DCI to grill 11 agency officials over Itare dam project
The Directorate of Criminal Investigations (DCI) is today scheduled to record statements from 11 current and former officials of the Rift Valley Water Works Development Agency over the stalled multi-billion-shilling Itare dam project.
The officials will be grilled over payment of Sh19 billion for the projected in Nakuru county.
DCI boss George Kinoti, through Nephat Marufu, wrote to the agency’s CEO Hosea Wendot directing him to ensure the officials honour the summons. Most of those asked to appear before the DCI served between 2012 and 2015 as board members.
The grilling comes a week after Water and Irrigation Cabinet secretary Simon Chelugui also appeared before the DCI to shed light on the stalled project in which taxpayers are said to have lost billions of shillings.
“Further to our previous correspondence...dated 4th December, 2019 on the above matter (probe on Itare dam), we would like to summon the under listed persons for interview and statement recording on 16th December 2019,” reads the letter dated December 9.
The officials set to record statements are Chesaina Bartonjo, Lydia Maskonde, David Kinuthia, Nemuel Machuki, Ewoi Lochon, Christine Ndoigo, Samuel Kaaleng, Julius Lamaoni, Eng Kyengo, Barack Amolo and Yatich David. Maskonde is the daughter of former Cabinet Minister, the late William ole Ntimama.
People Daily also learned that a Principal secretary has been summoned to appear before detectives over the same project this week.
The tender to construct Itare Dam was awarded to Italian firm CMC Di Ravenna in 2017, with the project expected to be complete in four years.
But the construction stalled for months after the contractor filed for bankruptcy last year, despite the fact that about Sh11.5 billion has been paid with nothing to show for the money. About Sh8.9 billion was reportedly paid after Chelugui took over the ministry from Mwangi Kiunjuri, who is currently the Devolution Cabinet secretary.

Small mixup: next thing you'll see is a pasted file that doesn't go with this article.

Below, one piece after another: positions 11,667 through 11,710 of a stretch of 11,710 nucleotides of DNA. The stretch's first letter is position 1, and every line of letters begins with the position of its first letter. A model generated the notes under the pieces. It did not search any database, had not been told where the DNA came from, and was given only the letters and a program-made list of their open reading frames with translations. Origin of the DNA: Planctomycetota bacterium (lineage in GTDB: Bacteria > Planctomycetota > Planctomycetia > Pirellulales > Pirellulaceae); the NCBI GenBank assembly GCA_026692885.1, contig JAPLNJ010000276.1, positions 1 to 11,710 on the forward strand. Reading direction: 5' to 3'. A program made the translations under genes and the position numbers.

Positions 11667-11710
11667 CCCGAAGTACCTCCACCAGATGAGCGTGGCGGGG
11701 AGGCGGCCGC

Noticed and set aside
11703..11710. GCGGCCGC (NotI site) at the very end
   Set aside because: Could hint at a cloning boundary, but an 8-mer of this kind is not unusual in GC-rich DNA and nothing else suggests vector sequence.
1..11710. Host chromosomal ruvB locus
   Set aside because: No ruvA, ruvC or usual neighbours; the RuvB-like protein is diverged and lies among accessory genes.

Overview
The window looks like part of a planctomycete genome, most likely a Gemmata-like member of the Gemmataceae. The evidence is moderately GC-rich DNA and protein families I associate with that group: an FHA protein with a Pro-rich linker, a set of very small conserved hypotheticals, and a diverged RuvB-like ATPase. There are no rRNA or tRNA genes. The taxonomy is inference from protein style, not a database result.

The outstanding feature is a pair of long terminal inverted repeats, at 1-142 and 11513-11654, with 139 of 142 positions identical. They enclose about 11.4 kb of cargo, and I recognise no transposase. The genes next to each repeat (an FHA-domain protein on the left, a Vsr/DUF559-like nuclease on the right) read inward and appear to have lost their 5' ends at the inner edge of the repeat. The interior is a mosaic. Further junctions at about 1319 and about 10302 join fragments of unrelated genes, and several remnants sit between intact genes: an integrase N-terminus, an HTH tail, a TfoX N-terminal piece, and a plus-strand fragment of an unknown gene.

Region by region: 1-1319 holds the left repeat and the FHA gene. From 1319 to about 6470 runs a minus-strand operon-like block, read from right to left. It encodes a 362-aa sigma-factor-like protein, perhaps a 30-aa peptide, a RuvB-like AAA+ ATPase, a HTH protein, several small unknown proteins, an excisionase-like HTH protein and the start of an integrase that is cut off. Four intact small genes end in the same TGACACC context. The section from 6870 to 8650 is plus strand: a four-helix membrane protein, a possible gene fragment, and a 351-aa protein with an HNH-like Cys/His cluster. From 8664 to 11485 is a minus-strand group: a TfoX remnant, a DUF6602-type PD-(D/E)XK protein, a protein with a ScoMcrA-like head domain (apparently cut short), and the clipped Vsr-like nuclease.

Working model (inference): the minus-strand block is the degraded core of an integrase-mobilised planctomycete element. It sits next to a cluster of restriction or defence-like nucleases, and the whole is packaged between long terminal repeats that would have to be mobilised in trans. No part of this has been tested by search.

The project, whose construction began in April 2017, has also faced challenges ranging from compensation, flawed procurement processes besides being mired in a number of court cases.
The dam was projected to benefit close to a million people in Kuresoi, Molo and Rongai areas of Nakuru county.
The development comes amid reports that the Italian firm wants to wind up its operations in Kenya.
The case is similar to those of multi-billion-shilling Arror and Kimwarer dams saga for which suspended Treasury CS Henry Rotich, his PS Kamau Thugge and top Kerio Valley Development Authority (KVDA) managers have been prosecuted.
As in Itare, taxpayers are said to have lost Sh21 billion in Arror and Kimwarer projects paid to the same Italian company with nothing to show.
In July, Chelugui appeared before the Parliamentary Natural Resources Committee and assured that the government would continue with construction of the Itare Dam.
He said if the Italian firm was not cleared to operate, it would search for a new contractor or sub-contract another firm to complete it, but maintain CMC Di Ravenna as the main contractor.
“We have told them to sub-contract the works but retain themselves as the main contractor. We have prepared a document that will be presented to the Cabinet for approval,” the CS said.
He said the decision was reached after the struggling Italian firm agreed to go ahead with sub-contracting only if it is allowed more time to sort out its financial challenges.
Chelugui also said the ministry could not handle the matter unilaterally, adding that they had to consult the Treasury and the lender. “If we take drastic steps, we may lose the loan and it is not easy to source for another lender,” he added.